“Blimey,” thought The Driver, “should only take half of that.”
But the driver kept his counsel.
We did get a great pitch though, alongside Silvia, pictured on the right above.
The next day it soon became clear why we’d take an hour to walk a mile and a half. Just have a look at the walk profile below (top left). Actually, descending was more difficult.
Pasty (had to be done) alongside the little inner harbour (top right) and then beginning the trudge back home past Shelley’s underwriting (bottom left) and nearly home (bottom right).
Lovely tea and cake as a reward at Neil and Mandy’s cottage (which we hadn’t seen before) in Lynbridge and Neil inspired us with a new walk for the next day in which The Leader may have discovered a new nom de guerre.
But first we must go down the hill, a drop of some 1,000 feet into the gorge at Riversmeet. An intensely beautiful place but quite a rough descent. Not sure whether the steps helped or not although they probably prevented some nasty soil erosion. Some bum~clenching drops off the side of the path once you get into trees and the gorge proper.
I’ll come back to the bit in the middle (between going up and down) because I need to make my excuses NOW for going up to Lynton in the water powered funicular. There is an improbably even incline for a walker at the end of the profile depicted below (top left). Yes, we also got a taxi back to the campsite.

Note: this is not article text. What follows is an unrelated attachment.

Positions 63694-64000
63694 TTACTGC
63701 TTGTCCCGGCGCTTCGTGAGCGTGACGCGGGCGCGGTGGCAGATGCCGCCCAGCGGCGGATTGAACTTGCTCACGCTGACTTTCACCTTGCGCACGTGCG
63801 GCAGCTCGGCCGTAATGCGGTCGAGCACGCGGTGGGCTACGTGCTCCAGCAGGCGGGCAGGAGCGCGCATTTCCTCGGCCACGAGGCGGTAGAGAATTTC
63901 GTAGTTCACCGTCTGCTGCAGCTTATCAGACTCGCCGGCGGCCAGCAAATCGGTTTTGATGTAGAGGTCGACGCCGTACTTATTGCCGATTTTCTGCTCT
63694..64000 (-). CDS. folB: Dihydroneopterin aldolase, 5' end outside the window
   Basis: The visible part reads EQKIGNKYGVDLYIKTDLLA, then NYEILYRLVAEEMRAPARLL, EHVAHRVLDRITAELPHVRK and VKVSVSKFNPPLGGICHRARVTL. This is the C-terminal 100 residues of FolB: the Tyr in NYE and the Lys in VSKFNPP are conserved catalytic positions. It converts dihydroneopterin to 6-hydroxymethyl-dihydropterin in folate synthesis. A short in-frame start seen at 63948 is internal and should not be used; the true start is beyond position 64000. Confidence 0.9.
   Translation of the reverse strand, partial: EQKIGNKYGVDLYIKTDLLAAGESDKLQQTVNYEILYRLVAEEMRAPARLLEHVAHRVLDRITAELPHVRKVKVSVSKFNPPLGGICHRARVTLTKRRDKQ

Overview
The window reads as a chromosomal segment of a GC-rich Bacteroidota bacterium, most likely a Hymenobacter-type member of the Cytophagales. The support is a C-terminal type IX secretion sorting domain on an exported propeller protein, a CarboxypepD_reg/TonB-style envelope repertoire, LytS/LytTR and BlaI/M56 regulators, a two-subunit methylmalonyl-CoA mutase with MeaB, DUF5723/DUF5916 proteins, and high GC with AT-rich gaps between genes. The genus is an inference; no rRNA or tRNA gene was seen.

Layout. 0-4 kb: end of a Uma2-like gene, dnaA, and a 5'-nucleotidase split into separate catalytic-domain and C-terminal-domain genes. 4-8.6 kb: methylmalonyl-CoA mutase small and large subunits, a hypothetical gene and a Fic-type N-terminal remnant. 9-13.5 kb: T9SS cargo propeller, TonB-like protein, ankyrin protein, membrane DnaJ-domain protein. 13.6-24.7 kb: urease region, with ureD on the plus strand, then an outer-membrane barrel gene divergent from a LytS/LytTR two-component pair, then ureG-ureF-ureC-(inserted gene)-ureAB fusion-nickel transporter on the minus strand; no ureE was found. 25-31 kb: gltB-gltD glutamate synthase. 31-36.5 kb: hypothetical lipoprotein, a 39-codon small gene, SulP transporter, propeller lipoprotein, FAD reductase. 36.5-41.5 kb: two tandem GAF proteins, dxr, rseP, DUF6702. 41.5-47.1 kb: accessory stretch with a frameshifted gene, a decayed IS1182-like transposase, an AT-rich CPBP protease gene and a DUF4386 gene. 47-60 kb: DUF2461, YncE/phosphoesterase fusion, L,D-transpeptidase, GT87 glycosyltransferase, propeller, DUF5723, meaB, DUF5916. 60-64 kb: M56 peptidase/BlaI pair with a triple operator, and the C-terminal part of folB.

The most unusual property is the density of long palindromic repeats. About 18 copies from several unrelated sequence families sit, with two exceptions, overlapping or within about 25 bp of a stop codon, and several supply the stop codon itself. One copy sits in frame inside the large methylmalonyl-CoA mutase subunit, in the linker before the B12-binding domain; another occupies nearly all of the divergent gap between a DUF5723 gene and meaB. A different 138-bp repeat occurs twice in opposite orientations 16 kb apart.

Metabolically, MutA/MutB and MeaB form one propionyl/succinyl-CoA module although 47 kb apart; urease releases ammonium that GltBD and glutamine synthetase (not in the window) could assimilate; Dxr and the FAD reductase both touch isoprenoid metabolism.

OK. We all know that the Leader. Does. Not. Like. Being. Called. Shirley. After all, it is a suburb of Birmingham. But we don’t think Solihull would be any better, do we? Doesn’t sound too Leaderish! A bit bulky for an essentially feminine Leader. An attractive one at that.
In between going down the hill on foot, and going back up again by funicular, we came upon the answer. Nom de guerre? Probably not aggressive enough.
After a moment of quiet reflection (below left), The Leader came upon the answer herself. There it is, right there (below right) complete with Leaderish accommodation. And a pink throne for when one is caught short after a bit of Chardonnay at the pub bench.
Battered haddock and chips to celebrate in Lynmouth. The seagulls didn’t dare.
Coming some time very soonish: Part 2 of this saga hits Padstow.
 Shut on Wednesdays